Genetically Weakened Skin Barrier Allows for Easier Absorption of Toxic Chemicals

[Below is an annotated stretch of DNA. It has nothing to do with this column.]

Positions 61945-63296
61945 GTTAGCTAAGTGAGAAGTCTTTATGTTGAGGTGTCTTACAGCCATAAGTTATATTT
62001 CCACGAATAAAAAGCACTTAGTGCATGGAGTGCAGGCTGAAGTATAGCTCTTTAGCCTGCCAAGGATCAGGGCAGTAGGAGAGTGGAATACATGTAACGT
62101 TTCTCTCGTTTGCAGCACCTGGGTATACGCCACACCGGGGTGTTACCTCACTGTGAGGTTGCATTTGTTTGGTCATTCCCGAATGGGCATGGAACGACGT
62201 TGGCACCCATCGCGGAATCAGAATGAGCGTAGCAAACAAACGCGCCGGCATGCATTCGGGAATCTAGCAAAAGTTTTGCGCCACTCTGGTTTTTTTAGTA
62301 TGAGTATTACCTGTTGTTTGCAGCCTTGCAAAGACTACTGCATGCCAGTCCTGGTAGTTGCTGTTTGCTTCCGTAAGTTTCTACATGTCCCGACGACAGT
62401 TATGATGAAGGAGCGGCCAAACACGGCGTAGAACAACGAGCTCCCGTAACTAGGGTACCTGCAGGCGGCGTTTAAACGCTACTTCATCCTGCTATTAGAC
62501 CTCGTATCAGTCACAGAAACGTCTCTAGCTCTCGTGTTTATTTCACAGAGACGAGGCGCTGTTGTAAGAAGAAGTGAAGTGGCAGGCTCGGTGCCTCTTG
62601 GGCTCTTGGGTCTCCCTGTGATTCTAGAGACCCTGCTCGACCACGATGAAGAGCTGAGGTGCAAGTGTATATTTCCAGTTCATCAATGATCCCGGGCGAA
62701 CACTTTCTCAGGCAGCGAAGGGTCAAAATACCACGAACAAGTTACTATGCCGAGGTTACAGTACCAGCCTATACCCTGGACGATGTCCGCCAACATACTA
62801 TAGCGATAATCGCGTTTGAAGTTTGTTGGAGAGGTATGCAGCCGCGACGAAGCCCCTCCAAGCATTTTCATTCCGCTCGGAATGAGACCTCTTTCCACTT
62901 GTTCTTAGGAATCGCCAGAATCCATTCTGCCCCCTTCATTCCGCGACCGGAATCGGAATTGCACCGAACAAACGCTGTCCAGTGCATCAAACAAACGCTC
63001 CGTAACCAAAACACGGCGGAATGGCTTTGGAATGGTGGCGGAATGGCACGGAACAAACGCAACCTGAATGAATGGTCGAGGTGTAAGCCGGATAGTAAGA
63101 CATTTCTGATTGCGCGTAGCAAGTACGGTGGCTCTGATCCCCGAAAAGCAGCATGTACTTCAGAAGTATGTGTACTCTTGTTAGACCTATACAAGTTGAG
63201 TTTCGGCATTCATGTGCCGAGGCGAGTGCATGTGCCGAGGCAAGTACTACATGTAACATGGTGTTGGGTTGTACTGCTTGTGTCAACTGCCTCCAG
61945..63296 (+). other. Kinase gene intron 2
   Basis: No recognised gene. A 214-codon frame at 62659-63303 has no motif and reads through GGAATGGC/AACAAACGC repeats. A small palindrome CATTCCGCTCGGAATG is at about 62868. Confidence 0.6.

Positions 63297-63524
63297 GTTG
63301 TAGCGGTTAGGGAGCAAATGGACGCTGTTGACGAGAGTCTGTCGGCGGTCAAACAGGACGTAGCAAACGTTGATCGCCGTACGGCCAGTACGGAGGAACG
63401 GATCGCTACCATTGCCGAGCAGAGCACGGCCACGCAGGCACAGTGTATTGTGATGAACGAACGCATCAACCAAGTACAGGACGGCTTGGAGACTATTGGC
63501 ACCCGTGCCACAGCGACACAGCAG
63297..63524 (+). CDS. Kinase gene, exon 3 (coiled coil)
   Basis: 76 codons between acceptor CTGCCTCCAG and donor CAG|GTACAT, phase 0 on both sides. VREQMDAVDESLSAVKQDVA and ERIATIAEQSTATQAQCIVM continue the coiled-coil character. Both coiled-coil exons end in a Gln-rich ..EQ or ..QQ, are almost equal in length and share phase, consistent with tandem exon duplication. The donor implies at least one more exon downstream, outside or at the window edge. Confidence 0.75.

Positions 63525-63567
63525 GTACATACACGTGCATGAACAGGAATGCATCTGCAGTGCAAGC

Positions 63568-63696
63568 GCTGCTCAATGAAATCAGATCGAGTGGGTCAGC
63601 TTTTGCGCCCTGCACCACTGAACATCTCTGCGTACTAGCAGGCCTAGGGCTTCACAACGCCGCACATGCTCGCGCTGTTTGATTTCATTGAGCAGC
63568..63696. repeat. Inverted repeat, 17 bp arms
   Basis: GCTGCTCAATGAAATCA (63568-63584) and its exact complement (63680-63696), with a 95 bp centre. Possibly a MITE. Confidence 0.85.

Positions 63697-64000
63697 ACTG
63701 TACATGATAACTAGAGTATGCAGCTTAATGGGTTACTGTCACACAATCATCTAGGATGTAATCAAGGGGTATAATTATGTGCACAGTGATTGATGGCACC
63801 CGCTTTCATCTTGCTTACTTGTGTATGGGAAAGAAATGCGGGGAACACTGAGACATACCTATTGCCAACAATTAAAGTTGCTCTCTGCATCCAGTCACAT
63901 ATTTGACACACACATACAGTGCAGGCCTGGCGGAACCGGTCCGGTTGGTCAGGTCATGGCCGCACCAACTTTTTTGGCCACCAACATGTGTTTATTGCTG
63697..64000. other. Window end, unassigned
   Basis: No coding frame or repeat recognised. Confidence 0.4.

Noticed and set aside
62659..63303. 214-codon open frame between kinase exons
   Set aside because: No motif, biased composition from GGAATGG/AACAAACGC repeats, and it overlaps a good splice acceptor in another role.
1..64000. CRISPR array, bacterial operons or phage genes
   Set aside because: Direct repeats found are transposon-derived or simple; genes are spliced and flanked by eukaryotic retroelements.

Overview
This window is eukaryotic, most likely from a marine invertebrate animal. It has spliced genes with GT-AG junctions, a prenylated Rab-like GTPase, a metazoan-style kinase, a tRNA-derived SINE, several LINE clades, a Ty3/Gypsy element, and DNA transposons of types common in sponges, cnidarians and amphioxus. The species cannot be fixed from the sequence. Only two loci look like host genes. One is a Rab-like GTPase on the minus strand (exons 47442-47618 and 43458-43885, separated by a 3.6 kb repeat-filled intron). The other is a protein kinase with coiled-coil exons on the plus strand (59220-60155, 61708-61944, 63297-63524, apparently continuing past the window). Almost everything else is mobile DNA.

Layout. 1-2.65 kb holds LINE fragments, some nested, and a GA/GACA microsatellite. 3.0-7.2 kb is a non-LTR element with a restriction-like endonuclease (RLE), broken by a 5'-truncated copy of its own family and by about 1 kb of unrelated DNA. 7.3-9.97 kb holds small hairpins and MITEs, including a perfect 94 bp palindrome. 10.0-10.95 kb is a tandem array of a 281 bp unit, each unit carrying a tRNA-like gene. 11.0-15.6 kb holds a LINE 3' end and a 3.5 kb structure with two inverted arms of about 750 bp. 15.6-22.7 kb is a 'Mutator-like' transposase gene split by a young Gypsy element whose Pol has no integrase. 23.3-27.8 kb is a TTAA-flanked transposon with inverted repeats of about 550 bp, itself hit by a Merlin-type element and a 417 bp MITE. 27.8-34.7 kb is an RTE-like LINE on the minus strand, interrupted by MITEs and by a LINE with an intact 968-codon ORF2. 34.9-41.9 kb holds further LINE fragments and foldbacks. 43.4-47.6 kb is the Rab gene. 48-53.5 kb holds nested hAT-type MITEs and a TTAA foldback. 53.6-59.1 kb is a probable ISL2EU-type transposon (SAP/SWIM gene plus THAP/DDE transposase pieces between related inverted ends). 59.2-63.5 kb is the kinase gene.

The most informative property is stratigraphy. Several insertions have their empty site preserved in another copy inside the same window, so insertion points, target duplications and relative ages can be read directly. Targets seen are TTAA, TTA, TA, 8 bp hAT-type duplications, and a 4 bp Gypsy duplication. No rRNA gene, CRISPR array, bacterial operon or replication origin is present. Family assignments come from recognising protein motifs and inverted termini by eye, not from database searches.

January 21, 2021 | A Swedish study in Environmental Health Perspectives demonstrates that individuals with genetically weakened skin barrier protection experience higher rates of toxic chemicals (e.g., pesticides) absorption through the skin. Studies provide evidence that filaggrin genetic mutations can exacerbate the impacts of chemicals on dermal (skin) exposure, causing various skin diseases like dermatitis and other chemical-related effects, including asthma and cancer. Filaggrin (FLG) is a protein that is critical to skin cell structure or epidermal homeostasis. Just as excessive exposure to UV light can cause skin discoloration and cancer, excessive dermal contact with these toxic chemicals can cause a range of adverse reactions. Dermal exposure is the most common pesticide exposure route, compromising 95 percent of all pesticide exposure incidents. Furthermore, many pesticides contain chemicals that act as sensitizers. The study’s results demonstrate individuals with FLG null mutations (relatively common, especially among people of European descent) and low CNV (copy number variants) are more susceptible to increased dermal uptake and absorption of chemicals. Researchers find that pesticide levels are two times higher in individuals with FLG null mutations. [Littorin, Margareta et al. Filaggrin Polymorphisms and the Uptake of Chemicals through the Skin—A Human Experimental Study. Environmental Health Perspectives. 129(1), 2021.]